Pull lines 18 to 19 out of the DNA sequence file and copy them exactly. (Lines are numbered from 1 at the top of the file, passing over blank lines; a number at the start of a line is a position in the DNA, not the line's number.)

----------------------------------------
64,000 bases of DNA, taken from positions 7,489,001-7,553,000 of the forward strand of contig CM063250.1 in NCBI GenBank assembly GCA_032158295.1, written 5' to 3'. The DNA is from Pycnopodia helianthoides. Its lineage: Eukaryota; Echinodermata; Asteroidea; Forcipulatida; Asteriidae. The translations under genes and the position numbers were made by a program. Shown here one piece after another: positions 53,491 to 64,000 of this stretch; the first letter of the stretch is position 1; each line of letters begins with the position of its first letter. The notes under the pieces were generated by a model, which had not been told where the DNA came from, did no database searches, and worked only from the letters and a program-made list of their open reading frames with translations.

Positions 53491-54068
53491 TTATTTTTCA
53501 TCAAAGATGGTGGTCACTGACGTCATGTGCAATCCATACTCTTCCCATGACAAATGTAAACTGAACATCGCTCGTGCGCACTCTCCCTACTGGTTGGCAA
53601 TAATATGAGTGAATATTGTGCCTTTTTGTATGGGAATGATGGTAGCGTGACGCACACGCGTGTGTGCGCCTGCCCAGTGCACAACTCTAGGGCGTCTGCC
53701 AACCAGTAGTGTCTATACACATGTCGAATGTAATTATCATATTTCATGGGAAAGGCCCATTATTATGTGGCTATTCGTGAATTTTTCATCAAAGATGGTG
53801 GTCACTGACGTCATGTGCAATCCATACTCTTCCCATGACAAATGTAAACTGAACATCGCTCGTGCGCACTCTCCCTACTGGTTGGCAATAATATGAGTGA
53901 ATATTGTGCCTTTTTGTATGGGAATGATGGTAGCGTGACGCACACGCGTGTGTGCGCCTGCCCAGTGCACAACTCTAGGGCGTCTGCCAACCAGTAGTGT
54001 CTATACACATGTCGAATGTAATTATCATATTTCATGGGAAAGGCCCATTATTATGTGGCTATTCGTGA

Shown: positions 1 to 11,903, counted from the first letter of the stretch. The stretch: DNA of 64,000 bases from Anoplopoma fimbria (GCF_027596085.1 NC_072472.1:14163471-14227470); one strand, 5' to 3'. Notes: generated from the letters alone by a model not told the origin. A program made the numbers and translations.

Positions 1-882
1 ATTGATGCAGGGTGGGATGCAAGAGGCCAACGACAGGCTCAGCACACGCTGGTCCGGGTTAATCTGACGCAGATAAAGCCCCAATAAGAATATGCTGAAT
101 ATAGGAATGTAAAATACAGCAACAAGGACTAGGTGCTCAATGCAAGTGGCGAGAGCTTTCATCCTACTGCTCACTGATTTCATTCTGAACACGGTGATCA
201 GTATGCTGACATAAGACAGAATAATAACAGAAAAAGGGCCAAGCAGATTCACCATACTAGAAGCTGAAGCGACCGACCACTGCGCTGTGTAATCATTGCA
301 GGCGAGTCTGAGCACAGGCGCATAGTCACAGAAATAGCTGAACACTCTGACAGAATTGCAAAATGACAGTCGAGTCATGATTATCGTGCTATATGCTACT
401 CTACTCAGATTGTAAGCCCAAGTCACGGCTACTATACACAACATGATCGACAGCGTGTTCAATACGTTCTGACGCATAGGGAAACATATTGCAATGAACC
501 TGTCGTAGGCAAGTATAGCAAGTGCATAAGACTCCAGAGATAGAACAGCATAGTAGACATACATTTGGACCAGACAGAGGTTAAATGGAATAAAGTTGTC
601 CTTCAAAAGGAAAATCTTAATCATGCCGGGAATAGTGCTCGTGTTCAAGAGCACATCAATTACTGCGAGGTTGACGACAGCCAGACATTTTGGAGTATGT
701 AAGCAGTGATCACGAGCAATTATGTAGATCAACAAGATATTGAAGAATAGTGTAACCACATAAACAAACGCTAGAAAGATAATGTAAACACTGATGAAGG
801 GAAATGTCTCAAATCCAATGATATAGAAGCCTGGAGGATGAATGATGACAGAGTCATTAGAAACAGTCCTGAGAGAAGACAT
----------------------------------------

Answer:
601 CTTCAAAAGGAAAATCTTAATCATGCCGGGAATAGTGCTCGTGTTCAAGAGCACATCAATTACTGCGAGGTTGACGACAGCCAGACATTTTGGAGTATGT
701 AAGCAGTGATCACGAGCAATTATGTAGATCAACAAGATATTGAAGAATAGTGTAACCACATAAACAAACGCTAGAAAGATAATGTAAACACTGATGAAGG